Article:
IT contractor pay rates increase by 3.3%
Almost all major IT contractor skills are paying out more this year than they did in 2014, despite a slight softening in demand since then, a computer staffing firm has shown.
In fact, 14 of the 16 IT skills on Computer People’s contracts database show higher rates between this July and September than last, even though - overall - demand is down by 3.6%.
Contractors working in Senior IT Management are sitting on the highest annual premium – a double-digit increase of 12%, followed closely by Application Analysts on almost 9%.
Including these managers and analysts (whose demand is up by 61% and down by 14% respectively), the average annual rate rise across the IT contracts is an inflation-trouncing 3.3%.
Only software engineers and web developers are commanding less than they were a year ago, albeit by tiny percentages - 0.58% and 0.61% respectively.
In line with the dips, demand for these two IT skills on a contract basis has shrunk – majorly for developers (down by 21% year-on-year) and marginally for software engineers (less than 2%).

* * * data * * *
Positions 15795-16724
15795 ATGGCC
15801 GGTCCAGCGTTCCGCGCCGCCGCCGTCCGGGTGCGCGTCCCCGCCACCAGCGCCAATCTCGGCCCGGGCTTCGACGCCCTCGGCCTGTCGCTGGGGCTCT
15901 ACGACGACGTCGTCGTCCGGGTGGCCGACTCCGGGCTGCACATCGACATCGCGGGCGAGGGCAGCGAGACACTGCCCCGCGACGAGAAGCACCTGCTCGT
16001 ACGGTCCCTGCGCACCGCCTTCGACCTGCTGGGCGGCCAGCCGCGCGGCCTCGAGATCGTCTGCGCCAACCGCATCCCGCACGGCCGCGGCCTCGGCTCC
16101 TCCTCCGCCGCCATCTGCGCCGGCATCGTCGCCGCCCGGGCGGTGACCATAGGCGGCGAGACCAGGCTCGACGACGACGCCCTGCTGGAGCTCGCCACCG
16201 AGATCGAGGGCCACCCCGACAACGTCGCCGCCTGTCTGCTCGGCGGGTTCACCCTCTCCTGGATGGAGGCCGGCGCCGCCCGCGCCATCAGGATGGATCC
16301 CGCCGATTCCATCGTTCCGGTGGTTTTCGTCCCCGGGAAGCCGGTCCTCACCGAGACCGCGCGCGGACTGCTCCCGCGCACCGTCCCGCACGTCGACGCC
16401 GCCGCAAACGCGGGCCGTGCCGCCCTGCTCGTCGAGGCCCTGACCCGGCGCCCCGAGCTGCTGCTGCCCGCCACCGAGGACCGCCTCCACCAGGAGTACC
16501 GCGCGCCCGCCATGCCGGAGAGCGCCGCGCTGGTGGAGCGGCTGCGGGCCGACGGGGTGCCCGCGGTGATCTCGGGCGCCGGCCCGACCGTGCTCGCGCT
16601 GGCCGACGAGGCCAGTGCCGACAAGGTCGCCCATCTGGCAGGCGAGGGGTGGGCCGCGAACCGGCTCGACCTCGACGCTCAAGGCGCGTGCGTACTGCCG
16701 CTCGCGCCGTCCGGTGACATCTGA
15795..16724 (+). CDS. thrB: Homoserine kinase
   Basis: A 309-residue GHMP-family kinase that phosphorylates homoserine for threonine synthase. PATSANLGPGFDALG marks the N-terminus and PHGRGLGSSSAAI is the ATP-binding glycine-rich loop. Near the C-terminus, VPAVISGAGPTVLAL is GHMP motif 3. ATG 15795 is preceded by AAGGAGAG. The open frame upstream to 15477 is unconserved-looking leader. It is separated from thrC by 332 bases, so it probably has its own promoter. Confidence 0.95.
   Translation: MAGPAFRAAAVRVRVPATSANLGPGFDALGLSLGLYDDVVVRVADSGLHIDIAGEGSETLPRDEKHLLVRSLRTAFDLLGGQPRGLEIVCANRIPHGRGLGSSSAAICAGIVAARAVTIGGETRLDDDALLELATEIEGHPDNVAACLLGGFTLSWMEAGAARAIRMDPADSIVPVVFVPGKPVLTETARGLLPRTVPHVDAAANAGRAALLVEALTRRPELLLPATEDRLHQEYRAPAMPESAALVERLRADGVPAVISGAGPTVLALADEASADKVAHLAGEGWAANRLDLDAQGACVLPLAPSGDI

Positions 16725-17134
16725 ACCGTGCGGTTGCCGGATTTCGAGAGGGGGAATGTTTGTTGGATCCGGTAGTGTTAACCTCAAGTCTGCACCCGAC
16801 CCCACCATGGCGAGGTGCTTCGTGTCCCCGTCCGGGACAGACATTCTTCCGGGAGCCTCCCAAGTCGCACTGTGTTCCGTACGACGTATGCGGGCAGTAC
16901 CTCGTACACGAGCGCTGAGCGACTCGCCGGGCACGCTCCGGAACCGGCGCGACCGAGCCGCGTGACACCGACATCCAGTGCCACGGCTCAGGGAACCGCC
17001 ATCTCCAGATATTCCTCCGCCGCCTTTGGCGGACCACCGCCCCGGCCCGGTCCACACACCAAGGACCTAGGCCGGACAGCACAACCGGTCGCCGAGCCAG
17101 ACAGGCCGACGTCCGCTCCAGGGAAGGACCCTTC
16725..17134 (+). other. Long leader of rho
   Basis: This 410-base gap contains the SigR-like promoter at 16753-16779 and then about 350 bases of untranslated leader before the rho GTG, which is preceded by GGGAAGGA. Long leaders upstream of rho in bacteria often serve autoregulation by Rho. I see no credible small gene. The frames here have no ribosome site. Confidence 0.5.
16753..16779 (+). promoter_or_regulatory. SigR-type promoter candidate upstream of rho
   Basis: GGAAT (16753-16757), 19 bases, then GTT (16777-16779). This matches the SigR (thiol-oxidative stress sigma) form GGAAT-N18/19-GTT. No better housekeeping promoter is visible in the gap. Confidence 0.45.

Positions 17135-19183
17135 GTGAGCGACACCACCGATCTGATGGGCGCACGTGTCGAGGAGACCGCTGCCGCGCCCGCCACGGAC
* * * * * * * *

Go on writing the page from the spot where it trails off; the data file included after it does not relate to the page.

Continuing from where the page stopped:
But the database shows that not all contract rates are following the laws of supply and demand. Openings for ERP contractors have plummeted steeply yet their rates are still 5% up on last July-September.
The plummeting in ERP contracts was so severe (24%) that it caused IT contractor demand as a whole to go into the red, explained Computer People’s operations director Richard Coe.
“Although difficult to pinpoint the reason for this decline [in ERP contracts], it’s likely that a number of large implementations came to an end at similar times,” he said.
Business Intelligence contracts, by contrast, have surged in volume by 35% this year, although a 9% drop between July and September 2015 suggests that the peak has now passed.
Freelance software testers are seeing similar growth in demand (contracts up 31%), and pocketed a 3.6% rise – the database’s average premium, yet demand is cooling for them too.
Coe cautioned: “While Q3 exceeded expectations, the circumstances surrounding this growth make it difficult to predict Q4 activity with any real confidence. But in a market of high demand and low supply, growth in both [rates] and [contracts] is likely.”